Inquiry can find misconduct in Dziekanski death
Published Monday, June 15, 2009 8:12PM EDT
The head of the inquiry into the death of Robert Dziekanski can reach findings of misconduct among the four RCMP officers involved in the incident, a judge ruled Monday.
The officers, who shot Dziekanski with a Taser when he became agitated at the Vancouver airport on Oct., 2007, argued that inquiry Commissioner Thomas Braidwood could not make misconduct findings against them.
The officers said allegations levelled at the inquiry -- that they acted improperly during the airport incident and lied to cover it up -- are criminal offences and cannot be covered under a public inquiry.
Their lawyers also argued that a provincial inquiry does not have jurisdiction over federal police officers.
B.C. Supreme Court Justice Arne Silverman rejected the officers' claims, a move that will allow the inquiry to resume Friday with closing arguments.
"None of the allegations in these notices (of misconduct), if they are substantiated, come close to a finding of criminal liability," Silverman said.
Art Vertlieb, the lead counsel for the inquiry, said the decision would help the commissioner and everyone involved reach a conclusion.
"It allows the commissioner to carry on with arguments and then work to getting a report so people will know what this is all about," he told reporters outside the courthouse.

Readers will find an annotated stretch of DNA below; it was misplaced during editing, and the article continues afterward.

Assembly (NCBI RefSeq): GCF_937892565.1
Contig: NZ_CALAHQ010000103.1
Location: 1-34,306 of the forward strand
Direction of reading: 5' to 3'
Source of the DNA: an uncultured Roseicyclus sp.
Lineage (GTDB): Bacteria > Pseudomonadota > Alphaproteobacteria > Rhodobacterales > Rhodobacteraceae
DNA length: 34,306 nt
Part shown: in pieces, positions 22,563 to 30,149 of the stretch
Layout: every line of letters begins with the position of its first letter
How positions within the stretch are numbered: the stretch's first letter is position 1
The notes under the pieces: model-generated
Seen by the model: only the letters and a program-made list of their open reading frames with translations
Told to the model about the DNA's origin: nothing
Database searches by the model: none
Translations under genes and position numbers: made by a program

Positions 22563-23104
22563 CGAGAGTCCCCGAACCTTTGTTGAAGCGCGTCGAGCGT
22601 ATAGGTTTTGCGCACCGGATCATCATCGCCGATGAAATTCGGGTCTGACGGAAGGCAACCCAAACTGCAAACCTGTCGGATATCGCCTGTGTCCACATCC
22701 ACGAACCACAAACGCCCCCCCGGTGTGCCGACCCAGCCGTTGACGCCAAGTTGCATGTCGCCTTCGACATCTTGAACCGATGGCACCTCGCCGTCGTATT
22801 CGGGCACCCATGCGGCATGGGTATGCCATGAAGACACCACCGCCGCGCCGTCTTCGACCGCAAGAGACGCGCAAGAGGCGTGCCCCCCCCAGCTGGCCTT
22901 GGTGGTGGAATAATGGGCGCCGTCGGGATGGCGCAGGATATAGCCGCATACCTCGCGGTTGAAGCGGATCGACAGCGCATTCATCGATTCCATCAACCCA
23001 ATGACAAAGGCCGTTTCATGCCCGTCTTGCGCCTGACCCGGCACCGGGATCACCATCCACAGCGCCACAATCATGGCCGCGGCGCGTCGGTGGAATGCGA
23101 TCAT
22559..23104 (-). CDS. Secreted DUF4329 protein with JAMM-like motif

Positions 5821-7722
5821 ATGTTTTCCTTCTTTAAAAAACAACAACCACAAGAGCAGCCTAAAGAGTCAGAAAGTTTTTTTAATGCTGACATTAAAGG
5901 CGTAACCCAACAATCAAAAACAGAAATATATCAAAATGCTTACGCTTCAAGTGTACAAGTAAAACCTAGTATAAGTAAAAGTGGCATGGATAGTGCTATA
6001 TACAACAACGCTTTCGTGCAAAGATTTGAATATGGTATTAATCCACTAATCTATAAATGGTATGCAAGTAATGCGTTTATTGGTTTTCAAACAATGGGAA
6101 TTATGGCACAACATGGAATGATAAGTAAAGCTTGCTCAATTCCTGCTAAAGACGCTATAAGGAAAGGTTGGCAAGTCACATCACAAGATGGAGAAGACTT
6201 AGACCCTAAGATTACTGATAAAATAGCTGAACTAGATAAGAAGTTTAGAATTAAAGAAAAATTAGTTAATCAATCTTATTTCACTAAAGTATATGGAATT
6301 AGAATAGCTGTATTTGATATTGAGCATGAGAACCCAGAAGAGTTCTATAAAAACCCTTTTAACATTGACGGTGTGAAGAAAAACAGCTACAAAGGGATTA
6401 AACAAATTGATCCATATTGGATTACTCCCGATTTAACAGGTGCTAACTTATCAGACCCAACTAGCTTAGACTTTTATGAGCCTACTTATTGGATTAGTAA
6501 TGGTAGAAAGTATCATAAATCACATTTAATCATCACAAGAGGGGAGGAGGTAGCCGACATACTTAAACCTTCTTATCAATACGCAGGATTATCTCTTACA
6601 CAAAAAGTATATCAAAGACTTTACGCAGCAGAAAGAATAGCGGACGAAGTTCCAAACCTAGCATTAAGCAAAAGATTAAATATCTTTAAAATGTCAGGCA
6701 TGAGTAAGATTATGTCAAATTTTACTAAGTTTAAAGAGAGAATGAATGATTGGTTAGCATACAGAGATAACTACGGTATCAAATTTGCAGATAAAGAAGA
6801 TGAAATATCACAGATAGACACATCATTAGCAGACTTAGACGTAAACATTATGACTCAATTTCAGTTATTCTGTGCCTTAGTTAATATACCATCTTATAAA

Braidwood will likely render his findings in the fall, according to CTV's Rob Brown.
Brown said Braidwood will offer recommendations on the use of Tasers, but they will not be binding.
"(And) in terms of the Tasering incident, there will be nothing binding in terms of any sort of repercussions for these Mounties, other than seeing his findings in black and white for the world to read and his opinion on whether or not they acted appropriately in using the Taser as they did that night," Brown told CTV News Channel.
The four Mounties were not charged in connection with the incident. The Crown justified this decision by saying the officers acted lawfully and responded with reasonable force.
However, the officers' statements, that Dziekanski was violent before he was Tasered, appeared to contradict images seen in an amateur video.